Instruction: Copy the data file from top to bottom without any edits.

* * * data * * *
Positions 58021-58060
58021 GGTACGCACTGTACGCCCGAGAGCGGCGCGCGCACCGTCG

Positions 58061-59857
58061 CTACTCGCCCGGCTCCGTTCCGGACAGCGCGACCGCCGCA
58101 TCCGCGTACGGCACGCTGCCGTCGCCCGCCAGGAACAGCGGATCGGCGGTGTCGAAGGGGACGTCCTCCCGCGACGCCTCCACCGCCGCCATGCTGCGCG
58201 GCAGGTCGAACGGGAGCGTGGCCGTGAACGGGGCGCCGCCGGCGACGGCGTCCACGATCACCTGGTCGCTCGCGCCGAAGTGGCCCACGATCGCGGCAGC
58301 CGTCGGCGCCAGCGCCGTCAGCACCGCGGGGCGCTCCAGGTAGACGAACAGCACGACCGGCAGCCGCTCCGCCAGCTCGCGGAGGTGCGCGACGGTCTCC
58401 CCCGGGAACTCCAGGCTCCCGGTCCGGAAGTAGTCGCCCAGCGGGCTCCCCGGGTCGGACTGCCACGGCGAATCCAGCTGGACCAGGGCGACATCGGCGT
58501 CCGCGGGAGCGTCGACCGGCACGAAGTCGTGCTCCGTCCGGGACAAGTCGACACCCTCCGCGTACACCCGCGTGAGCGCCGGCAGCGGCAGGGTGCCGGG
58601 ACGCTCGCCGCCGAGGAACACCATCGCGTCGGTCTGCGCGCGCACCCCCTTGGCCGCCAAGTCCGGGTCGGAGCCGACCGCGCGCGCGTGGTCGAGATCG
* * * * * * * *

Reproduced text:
Positions 58021-58060
58021 GGTACGCACTGTACGCCCGAGAGCGGCGCGCGCACCGTCG

Positions 58061-59857
58061 CTACTCGCCCGGCTCCGTTCCGGACAGCGCGACCGCCGCA
58101 TCCGCGTACGGCACGCTGCCGTCGCCCGCCAGGAACAGCGGATCGGCGGTGTCGAAGGGGACGTCCTCCCGCGACGCCTCCACCGCCGCCATGCTGCGCG
58201 GCAGGTCGAACGGGAGCGTGGCCGTGAACGGGGCGCCGCCGGCGACGGCGTCCACGATCACCTGGTCGCTCGCGCCGAAGTGGCCCACGATCGCGGCAGC
58301 CGTCGGCGCCAGCGCCGTCAGCACCGCGGGGCGCTCCAGGTAGACGAACAGCACGACCGGCAGCCGCTCCGCCAGCTCGCGGAGGTGCGCGACGGTCTCC
58401 CCCGGGAACTCCAGGCTCCCGGTCCGGAAGTAGTCGCCCAGCGGGCTCCCCGGGTCGGACTGCCACGGCGAATCCAGCTGGACCAGGGCGACATCGGCGT
58501 CCGCGGGAGCGTCGACCGGCACGAAGTCGTGCTCCGTCCGGGACAAGTCGACACCCTCCGCGTACACCCGCGTGAGCGCCGGCAGCGGCAGGGTGCCGGG
58601 ACGCTCGCCGCCGAGGAACACCATCGCGTCGGTCTGCGCGCGCACCCCCTTGGCCGCCAAGTCCGGGTCGGAGCCGACCGCGCGCGCGTGGTCGAGATCG